In preparation for Saturday’s season-opener between Georgia and Clemson, Saturday Down South is taking a look at the key matchups that may decide the showdown between the Bulldogs and Tigers.

Georgia offensive line vs. Clemson defensive line

The offensive line is the biggest question mark for Georgia’s offense heading into Saturday’s opener against Clemson.  The Bulldogs are replacing three starters on the offensive front, and as preseason camp has progressed so have the questions and movement on the line.  Vic Beasley’s decision to return was the best news of the offseason to Tiger fans and defensive coordinator Brent Venables.

So who holds the advantage in this matchup?

I give it to Clemson.

After shuffling guys around throughout fall camp and the scrimmages the Bulldogs participated in, offensive line coach Will Friend released his depth chart on Monday.  Senior David Andrews, the unquestioned leader of the group, gets the start at center.  Greg Pyke, had been getting reps at the right guard since the middle of spring ball, seemingly was as safe as Andrews at his position.  The rest of the first-time line includes John Theus at left tackle, Brandon Kublanow at left guard and Kolton Houston at right tackle.

Related: Matchup Breakdown: Georgia secondary vs. Clemson passing attack 

Andrews and Houston are the only two guys entering Saturday’s contest, however, with game experience which doesn’t bode well for the Bulldogs against a stout Clemson defensive line.

The Tigers are athletic up front and have arguably the nation’s best defensive end in Beasley.  In his opening press conference on Tuesday, head coach Mark Richt recited pretty much every one of Beasley’s stats from 2013.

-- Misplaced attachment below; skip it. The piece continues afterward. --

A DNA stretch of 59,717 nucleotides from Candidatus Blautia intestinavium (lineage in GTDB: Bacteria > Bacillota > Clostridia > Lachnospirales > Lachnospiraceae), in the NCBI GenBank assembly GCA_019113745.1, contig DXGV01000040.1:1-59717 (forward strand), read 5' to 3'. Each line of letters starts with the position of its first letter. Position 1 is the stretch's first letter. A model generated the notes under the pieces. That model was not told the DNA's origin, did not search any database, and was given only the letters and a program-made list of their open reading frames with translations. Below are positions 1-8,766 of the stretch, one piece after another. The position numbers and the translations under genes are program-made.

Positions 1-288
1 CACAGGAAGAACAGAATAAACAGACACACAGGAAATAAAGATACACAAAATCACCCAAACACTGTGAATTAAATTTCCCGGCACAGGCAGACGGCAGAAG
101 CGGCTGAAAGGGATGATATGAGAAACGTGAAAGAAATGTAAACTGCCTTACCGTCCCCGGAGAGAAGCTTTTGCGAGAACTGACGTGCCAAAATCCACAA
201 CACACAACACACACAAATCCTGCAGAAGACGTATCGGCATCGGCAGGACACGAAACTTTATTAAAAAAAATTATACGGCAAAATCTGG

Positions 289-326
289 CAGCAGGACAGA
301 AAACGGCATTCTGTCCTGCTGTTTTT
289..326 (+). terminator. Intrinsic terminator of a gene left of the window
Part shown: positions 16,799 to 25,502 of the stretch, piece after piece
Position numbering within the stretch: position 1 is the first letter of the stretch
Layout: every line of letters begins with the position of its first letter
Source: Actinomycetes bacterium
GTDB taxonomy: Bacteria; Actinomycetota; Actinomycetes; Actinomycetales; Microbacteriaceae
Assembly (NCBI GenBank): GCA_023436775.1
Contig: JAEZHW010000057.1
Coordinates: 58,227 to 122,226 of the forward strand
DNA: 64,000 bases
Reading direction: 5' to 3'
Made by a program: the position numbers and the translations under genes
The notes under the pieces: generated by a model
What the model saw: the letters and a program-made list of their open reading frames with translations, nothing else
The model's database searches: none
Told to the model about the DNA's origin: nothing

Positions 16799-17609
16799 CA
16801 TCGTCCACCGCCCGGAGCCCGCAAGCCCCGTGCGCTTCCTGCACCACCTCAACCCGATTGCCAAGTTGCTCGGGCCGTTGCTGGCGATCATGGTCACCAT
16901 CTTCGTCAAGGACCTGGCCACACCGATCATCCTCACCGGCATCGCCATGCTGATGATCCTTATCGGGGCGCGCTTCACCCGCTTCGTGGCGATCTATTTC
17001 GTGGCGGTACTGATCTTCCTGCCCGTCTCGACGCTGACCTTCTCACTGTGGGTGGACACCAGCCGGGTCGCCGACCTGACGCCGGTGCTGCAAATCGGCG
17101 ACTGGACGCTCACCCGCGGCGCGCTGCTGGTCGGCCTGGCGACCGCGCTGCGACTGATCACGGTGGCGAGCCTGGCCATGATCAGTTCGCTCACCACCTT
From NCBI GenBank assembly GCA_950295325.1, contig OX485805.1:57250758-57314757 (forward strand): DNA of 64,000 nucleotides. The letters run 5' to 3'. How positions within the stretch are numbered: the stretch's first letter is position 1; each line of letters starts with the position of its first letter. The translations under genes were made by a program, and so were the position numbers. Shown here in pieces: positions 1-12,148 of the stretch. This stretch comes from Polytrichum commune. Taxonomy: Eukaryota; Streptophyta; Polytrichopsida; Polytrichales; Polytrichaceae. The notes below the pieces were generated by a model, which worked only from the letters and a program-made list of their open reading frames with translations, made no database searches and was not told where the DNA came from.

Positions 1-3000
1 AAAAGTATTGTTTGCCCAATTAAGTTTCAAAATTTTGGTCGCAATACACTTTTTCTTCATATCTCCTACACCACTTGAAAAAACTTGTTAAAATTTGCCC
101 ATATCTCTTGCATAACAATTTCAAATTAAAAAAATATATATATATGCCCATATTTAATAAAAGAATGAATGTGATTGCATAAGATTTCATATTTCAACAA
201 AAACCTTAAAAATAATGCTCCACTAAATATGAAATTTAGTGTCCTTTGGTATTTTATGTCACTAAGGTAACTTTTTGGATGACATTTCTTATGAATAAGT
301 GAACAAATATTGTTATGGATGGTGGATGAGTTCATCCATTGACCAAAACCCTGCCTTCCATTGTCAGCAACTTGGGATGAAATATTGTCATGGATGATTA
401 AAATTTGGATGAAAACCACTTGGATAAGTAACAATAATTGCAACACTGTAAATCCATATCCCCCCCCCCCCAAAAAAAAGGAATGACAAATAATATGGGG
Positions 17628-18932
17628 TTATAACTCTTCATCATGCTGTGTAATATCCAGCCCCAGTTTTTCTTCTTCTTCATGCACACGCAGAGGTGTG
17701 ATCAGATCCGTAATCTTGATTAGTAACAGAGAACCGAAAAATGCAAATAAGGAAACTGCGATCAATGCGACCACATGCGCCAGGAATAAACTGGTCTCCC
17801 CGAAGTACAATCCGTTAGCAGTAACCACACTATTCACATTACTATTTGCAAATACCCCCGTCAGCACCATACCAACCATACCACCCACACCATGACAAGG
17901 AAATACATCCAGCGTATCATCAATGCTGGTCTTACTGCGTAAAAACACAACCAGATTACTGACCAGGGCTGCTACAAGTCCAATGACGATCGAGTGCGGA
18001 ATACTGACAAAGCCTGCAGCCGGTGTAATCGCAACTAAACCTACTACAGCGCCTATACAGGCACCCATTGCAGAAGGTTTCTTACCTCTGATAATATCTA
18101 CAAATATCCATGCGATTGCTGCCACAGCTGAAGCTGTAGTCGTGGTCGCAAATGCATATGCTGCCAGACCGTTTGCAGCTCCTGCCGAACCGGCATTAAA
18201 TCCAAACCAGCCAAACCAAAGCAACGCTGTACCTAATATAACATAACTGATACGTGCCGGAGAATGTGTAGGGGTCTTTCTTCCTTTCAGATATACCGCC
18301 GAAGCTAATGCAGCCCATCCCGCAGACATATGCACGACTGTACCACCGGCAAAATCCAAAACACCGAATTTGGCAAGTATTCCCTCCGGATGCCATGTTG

“If you look at their defense you start with their front … just a bunch of guys who have played and have been highly productive,” Richt told reporters on Tuesday.

Related: Scouting report: Clemson at Georgia

If the Bulldogs are to win Saturday evening, their offensive line has to keep Hutson Mason upright and need to contain the ends of Clemson.  Beasley and Shaq Lawson are athletic guys on the outside who can get to the quarterback and disrupt the offense.  Beasley and Lawson combined for 33 tackles for loss and 17 sacks in ’13.

With three guys who have little-to-no experience getting the call, all Georgia can ask is that they create running lanes for Todd Gurley and Keith Marshall, and that they give Mason time to throw the ball.

The Tigers will stack the the box and dare Mason to beat them, so the big uglies must create time up front.  Venables will create a game plan that will attack the Georgia offensive line and force them into tough situations.  The Tigers possess much more experience than the Bulldogs and will disguise looks  to try to confuse the ‘Dawgs up front.

This could be a key difference in the ballgame.

The edge belongs to the Tigers.